Economists Sound Alarm, Predicting Short-Term Pain For Texas Multifamily Sector
The expiration of a national eviction moratorium in late March will mark a definitive and "worrisome" turning point for the Texas multifamily market, the Texas A&M University Texas Real Estate Research Center said this week.
While the Texas multifamily segment remains generally healthy across most major markets, Research Economist Luis Torres predicts at least some temporary pain when tenants reliant on the moratorium face mandatory payments or eviction for the first time since the coronavirus pandemic broke out last year.
“The short-term multifamily outlook is less than ideal,” Torres said in a statement. “The COVID-19 relief bill passed by Congress March 10 includes help for tenants who are behind on their rent and utility bills. Even with the assistance provided by the latest round of fiscal stimulus, many renters are jobless and depend on weekly unemployment benefits.”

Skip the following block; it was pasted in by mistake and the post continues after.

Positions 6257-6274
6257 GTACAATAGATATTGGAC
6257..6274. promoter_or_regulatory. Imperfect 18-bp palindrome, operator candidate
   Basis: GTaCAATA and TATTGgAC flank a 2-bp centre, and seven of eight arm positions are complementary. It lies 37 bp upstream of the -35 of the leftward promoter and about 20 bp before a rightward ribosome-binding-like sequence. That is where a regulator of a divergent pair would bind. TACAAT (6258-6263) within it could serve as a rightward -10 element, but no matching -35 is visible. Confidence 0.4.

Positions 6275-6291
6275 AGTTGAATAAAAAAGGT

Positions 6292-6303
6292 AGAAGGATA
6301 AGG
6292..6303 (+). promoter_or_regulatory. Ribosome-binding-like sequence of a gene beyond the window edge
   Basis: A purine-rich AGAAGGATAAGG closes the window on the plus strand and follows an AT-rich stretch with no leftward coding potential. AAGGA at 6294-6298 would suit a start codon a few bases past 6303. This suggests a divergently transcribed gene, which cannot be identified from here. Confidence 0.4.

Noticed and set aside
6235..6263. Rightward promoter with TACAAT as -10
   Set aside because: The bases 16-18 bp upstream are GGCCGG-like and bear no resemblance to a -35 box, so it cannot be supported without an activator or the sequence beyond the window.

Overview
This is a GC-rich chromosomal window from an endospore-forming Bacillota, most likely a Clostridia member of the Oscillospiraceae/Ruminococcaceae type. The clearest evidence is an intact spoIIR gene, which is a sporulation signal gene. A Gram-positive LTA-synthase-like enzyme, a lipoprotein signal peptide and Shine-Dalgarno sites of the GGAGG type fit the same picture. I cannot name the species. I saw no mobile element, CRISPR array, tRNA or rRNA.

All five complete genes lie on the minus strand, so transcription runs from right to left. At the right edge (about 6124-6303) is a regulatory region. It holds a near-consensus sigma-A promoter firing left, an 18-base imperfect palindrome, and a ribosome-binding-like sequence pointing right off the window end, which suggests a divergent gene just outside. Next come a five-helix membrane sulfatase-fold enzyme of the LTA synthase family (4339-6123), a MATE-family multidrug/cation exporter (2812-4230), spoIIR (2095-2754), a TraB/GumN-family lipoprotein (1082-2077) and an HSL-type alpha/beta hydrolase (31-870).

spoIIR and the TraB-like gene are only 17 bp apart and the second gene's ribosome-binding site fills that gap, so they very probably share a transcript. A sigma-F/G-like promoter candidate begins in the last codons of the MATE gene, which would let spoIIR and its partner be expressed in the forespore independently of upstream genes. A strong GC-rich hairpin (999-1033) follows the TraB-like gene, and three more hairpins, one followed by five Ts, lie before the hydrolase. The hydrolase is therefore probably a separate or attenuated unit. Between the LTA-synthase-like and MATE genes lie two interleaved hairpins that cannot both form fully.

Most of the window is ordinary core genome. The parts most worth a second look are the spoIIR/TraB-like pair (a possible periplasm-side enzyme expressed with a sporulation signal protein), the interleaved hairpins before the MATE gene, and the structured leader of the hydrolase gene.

A factor that could save landlords is being in markets where people may be interested moving to from other states. Even though some of the most attractive metros could be slightly insulated, signs point to at least a minor correction in each Texas major market.
In the last quarter, multifamily vacancy rates in Austin trended up, according to the research center. At the same time, rent growth in Austin Class-A properties and the overall market declined even as net absorption increased. The good news for Austin is rent payment percentages remain 2.4% higher than the national averages.
The Dallas and Fort Worth markets both saw occupancy rates increase as Class-A rent growth fell in the most recent quarterly report from the Texas A&M Real Estate Research Center. Market net absorption remained high even though it did dip slightly from the previous quarter.
When the center interviewed DFW tenants who are already behind on their rent, 74% said they see eviction as somewhat likely within the next two months, compared to 52% nationwide.
Houston's overall and Class-A vacancy rates also increased in the most recent quarterly report. The South Texas metro saw apartment units under construction, deliveries and net absorption fall.
Forty percent of Houston's tenant respondents said they are worried about their ability to pay next month's rent, compared to 37% nationally.